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Motion to Take Note (Continued)

Part of Comprehensive Spending Review – in the House of Lords at 11:07 pm on 1st November 2010.

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Photo of Baroness O'Loan Baroness O'Loan Crossbench 11:07 pm, 1st November 2010

My Lords, we have heard much about the seriousness of the position in which the United Kingdom finds itself and the hard decisions that have to be made. Equally, there is no doubt that savings can be made, although often with some pain. It is important that the pain be managed.

First, I associate myself with the compelling and robust remarks of the noble Baroness, Lady Campbell, on the proposed removal of the disability allowance for those in care. She is right.

There are three further issues to which I want to refer. The first is the situation in Northern Ireland. At this juncture I refer to the effect of the Troubles on the people of Northern Ireland. In 2009, living standards were around 80 per cent of the UK average, while 22 per cent of those of working age have no qualifications, compared with 12 per cent in the rest of the UK. The Troubles had the greatest effect in disadvantaged areas. According to the latest figures, the largest inequality gaps between disadvantaged areas and the Northern Ireland average were evident in alcohol and drug-related deaths, which were 121 per cent higher, in admissions for self-harm, which were 94 per cent higher, in teenage births, which were 80 per cent higher, and in suicide, which was 73 per cent higher. This comes as no surprise, for the suffering of these areas was and continues to be extreme. It is in that context and in the context of the employment situation, as in so many other contexts, such as the ongoing and increasing dissident republican violence, that Northern Ireland will face the proposed cuts.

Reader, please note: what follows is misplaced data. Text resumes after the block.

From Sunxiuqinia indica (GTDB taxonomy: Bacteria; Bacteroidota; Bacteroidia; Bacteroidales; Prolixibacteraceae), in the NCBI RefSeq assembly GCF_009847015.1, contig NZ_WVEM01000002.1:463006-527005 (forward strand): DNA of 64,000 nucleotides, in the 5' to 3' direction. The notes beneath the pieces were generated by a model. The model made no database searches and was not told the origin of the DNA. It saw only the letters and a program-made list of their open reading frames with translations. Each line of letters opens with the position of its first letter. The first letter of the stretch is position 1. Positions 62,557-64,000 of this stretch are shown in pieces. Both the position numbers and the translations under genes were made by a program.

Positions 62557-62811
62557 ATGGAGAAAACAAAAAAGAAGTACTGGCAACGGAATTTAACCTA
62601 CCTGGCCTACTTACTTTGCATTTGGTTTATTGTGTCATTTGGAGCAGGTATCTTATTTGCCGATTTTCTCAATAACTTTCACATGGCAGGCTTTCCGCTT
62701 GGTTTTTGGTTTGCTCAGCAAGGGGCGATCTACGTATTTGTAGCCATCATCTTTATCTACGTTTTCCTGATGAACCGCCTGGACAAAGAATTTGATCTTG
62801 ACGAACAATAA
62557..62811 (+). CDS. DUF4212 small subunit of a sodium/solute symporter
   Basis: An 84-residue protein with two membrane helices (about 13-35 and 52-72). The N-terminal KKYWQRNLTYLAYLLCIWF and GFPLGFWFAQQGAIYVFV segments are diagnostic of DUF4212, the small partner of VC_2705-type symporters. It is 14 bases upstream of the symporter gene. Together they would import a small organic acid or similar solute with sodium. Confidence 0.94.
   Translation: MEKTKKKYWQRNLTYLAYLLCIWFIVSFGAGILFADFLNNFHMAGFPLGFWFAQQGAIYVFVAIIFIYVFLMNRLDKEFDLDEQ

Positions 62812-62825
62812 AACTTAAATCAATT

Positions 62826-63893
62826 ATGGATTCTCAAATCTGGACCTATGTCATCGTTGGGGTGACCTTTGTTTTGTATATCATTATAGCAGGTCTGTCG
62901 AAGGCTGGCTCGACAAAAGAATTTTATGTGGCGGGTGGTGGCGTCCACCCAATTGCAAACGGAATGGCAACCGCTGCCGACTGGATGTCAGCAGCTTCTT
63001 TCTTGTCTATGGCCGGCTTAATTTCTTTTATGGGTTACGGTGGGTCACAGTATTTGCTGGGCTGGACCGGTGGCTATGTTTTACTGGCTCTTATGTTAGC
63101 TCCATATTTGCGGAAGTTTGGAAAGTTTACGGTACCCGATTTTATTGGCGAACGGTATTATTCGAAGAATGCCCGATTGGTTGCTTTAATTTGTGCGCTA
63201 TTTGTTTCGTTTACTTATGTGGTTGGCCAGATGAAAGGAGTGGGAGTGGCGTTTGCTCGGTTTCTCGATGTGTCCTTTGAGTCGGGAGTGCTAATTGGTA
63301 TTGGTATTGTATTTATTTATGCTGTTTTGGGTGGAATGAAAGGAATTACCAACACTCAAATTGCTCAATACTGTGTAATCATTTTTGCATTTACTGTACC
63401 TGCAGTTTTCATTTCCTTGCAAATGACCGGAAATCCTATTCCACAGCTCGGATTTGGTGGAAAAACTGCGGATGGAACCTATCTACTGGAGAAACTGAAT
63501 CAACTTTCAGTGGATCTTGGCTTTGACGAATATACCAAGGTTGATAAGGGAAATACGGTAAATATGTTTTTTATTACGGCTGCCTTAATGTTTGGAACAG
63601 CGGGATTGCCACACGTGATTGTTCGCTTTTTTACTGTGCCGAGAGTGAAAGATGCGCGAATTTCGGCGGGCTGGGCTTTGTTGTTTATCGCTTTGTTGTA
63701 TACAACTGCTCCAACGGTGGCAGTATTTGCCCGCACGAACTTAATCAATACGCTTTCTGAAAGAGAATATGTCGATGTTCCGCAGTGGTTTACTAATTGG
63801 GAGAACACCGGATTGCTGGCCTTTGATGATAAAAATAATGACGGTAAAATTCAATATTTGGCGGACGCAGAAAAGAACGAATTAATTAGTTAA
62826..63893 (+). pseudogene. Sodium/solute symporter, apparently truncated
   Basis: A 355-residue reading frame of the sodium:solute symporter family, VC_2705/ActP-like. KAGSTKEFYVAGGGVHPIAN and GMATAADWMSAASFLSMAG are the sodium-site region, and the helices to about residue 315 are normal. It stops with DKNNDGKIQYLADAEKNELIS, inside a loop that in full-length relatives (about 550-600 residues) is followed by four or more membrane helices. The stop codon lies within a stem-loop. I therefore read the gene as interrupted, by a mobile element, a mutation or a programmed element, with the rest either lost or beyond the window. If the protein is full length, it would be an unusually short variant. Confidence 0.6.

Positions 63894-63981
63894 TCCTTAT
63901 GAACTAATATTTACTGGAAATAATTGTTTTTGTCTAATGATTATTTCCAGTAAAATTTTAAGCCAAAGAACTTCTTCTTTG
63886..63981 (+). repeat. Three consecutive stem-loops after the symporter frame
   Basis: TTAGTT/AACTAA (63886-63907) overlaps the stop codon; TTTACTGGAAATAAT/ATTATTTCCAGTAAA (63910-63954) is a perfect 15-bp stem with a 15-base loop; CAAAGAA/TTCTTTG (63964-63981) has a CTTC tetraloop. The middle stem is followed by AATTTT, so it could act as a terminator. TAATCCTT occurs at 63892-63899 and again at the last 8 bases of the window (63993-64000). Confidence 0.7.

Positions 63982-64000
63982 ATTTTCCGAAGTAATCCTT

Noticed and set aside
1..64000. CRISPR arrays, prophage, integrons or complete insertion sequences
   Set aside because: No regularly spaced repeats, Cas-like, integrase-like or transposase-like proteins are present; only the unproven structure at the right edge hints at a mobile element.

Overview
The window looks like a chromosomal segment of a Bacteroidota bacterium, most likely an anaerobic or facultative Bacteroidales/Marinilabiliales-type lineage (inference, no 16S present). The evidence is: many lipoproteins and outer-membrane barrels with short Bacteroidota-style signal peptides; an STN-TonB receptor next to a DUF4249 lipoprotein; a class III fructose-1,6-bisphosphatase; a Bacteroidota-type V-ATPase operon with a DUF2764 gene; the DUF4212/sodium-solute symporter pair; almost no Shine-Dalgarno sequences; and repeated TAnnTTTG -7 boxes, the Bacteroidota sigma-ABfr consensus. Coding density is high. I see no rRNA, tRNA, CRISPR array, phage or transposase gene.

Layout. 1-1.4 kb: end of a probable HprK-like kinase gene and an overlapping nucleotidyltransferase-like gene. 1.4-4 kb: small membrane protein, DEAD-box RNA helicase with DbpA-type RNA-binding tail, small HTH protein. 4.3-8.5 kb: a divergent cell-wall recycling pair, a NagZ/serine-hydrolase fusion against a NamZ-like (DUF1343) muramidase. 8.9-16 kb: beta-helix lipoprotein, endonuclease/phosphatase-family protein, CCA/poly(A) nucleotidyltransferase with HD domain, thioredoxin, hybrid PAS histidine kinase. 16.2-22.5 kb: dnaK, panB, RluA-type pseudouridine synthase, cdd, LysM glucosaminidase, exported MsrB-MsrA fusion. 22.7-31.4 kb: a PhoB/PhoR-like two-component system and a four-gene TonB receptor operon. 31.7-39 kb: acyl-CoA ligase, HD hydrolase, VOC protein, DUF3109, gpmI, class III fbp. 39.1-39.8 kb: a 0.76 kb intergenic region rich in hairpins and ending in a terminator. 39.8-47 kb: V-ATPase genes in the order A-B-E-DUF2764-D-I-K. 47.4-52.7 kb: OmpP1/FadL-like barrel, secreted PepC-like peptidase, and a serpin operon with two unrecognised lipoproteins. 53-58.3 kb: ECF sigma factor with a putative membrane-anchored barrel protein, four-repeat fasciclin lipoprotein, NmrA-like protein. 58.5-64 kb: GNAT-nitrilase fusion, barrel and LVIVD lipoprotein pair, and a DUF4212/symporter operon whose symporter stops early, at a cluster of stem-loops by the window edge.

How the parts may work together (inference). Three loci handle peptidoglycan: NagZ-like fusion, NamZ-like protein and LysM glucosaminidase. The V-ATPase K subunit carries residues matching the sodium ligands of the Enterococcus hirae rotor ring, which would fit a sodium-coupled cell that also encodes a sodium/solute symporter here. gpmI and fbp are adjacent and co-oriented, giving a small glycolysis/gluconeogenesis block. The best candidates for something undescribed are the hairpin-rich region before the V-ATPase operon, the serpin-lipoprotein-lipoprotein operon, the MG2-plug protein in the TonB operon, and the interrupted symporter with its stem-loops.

The current situation is that some 28.5 per cent of our population is economically inactive for a variety of reasons, as opposed to the UK average of 23.2 per cent. Some 32.3 per cent of all employees are in public sector employment-a figure that is significantly higher than the 21.1 per cent in public sector employment in the rest of the United Kingdom. That situation, as noble Lords know, has arisen in part from the Troubles and the understandable reluctance of private sector investors to invest in territory in which there was a risk of Troubles-related violence, such as bombings, shootings, kidnapping and extortion. The consequence is that we have a significantly larger reliance on public sector employment than the rest of the United Kingdom. PwC, in research commissioned for the Northern Ireland Assembly, predicts a reduction in public sector employment of 41,200. The local private sector has continued to be slow to grow. Growth, such as we have had, has been largely in low-value jobs, such as in call centres. PwC estimates that Northern Ireland, with its existing high unemployment levels, could be facing potential job losses in the private sector of 5 per cent. There has been discussion of the possibility of a reduction in corporation tax, which would significantly improve the situation.